Why I love tax havens
And why you should too
A few days ago a friend shared on Facebook the image above. The image was surely intended to provoke outrage, as well it should: the tax avoidance strategies of corporations such as Walmart are offensive and exacerbate the rampant and rising inequalities that scar our world.
But there was another reason for outrage at this image; one that its creator had not anticipated.
It’s not a picture of Luxembourg.
Luxembourg has rolling hills and even a craggy ‘little Switzerland’, but it has no snow-capped mountains. The picture looks like it could have been taken in Switzerland: a tax haven as notorious as Luxembourg, but not the same country.
Why is this mistake outrageous?
It’s not that Luxembourg doesn’t need to be castigated for its prominent role in helping multinationals avoid tax. But treating Luxembourg as interchangeable with Switzerland implies that as a place it is utterly uninteresting and irrelevant — that, as a tax haven, everything in Luxembourg is reducible to its repellent financial system. And this is outrageous as it shows contempt for the real people, the Luxembourgeoise, who actually live in the small Grand Duchy.
Why do I care so much about Luxembourg? After all, it’s hardly as though they are an oppressed people. Part of the reason, is that I’ve actually been there, and seen its surprising beauty and experienced its quirky culture. I’ve even learned a few words of the Luxembourgish language.
But it’s about more than my own personal love of Luxembourg. The tendency to ignore everything about Luxembourg other than its taxation policy is symptomatic of a wider — and often self-righteous — ignorance about tax havens as real places. And this ignorance isn’t just patronizing, it is self-defeating if we are to have any hope of turning these places away from the tax avoidance industry.
I recently read a beautiful book called The Heavens: Annual Report, a collaboration between the photographers Paolo Woods and Gabriele Galimberti, together with the writer Nicholas Shaxson, who has spent years investigating tax havens. The book features beautiful, and often carefully staged, photographs of tax havens such as the British Virgin Isles, The Cayman Islands, Panama, Singapore and others, together with an extended and devastating essay by Shaxon that reveals the damage these places do.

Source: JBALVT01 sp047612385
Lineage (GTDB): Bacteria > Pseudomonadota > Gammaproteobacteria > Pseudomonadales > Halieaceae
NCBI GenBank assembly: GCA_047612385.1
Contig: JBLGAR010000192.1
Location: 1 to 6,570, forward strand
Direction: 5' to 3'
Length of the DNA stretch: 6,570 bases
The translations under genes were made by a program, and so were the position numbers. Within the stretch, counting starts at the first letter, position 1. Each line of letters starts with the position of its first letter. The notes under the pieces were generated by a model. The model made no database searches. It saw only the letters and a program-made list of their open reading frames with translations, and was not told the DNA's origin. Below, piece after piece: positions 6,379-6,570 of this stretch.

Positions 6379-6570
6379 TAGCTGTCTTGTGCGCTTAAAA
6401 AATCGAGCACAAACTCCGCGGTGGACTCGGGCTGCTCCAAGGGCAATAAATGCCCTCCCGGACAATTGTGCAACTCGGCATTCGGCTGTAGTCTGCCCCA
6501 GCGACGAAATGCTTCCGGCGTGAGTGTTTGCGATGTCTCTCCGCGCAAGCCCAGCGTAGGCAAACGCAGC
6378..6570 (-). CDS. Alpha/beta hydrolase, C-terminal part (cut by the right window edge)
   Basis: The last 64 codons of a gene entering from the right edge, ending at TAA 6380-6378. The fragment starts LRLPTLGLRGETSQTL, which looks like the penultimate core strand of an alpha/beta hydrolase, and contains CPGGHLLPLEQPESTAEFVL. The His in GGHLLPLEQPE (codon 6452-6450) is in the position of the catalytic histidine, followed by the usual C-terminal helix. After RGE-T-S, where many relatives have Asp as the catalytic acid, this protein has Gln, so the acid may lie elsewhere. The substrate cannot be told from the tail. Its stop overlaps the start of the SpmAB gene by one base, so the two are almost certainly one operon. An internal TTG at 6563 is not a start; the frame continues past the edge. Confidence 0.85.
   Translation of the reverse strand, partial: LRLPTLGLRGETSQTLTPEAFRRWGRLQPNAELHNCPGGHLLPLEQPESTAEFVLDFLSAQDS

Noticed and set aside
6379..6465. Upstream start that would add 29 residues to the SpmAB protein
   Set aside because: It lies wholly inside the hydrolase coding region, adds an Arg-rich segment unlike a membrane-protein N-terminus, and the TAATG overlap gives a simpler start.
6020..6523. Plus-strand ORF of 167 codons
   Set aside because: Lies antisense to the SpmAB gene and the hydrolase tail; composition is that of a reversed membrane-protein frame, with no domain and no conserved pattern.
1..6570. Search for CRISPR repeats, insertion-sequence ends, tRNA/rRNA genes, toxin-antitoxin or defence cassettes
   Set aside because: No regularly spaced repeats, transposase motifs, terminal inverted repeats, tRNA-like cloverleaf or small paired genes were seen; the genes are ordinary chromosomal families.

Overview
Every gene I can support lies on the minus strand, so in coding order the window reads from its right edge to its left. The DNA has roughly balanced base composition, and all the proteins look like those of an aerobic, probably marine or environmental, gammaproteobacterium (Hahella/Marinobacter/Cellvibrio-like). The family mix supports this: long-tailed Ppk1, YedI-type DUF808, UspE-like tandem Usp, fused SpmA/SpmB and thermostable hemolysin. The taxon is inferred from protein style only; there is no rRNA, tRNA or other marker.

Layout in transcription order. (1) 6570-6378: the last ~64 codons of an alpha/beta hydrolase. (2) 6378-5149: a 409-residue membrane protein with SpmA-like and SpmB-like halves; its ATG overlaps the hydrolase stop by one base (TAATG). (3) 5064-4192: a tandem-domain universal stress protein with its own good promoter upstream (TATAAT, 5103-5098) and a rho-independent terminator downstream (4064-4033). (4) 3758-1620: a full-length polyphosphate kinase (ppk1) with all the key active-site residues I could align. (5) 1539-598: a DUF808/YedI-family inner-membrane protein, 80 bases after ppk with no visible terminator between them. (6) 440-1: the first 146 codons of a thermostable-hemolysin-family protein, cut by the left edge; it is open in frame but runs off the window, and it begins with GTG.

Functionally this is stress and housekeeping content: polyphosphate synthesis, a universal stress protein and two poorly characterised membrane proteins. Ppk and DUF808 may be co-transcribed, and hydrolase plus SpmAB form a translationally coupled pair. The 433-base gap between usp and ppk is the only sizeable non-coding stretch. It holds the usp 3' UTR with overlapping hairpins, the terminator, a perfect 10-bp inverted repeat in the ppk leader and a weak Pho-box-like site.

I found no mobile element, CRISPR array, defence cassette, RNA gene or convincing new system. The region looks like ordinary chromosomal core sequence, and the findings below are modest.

While the book succeeds as art and as polemic, there’s something missing in most the photos. Aside from a few that reveal the hidden poverty in some of these places, most of them suggest that these tax havens are empty, sterile, devoid of life and character. Just like the Facebook image, the places in The Heavens are reducible to their tax haven status, interchangeable, somehow worthless.
The problem is that this common approach to tax havens is not only unfair, it offers no hope from turning these places away from financial chicanery. If Luxembourg, Monaco or Jersey are to forge a new path, they need to perceive a future for themselves in a globalized world, they need to see themselves as unique, as precious, as having something distinctive to offer. Yet when those who oppose tax avoidance treat them as empty, sterile, interchangeable places, those who live in them are hardly likely to have the confidence to change.
And that’s why I’ve committed myself to finding things to love about tax havens — and why you should do too. I try and look behind the brass plate companies, the laundered drug money and the local elites to their real hidden treasures. Often the best place to start is language. Did you know that Jersey and Monaco have their own local — and endangered — languages? Well you should. And there’s much else to discover too: the ethnic syncretism of Gibraltar, the musical fusions of the Cayman Islands, the indigenous peoples of Panama.
If we love them, maybe they will love us back — and stop helping our corporations avoid tax.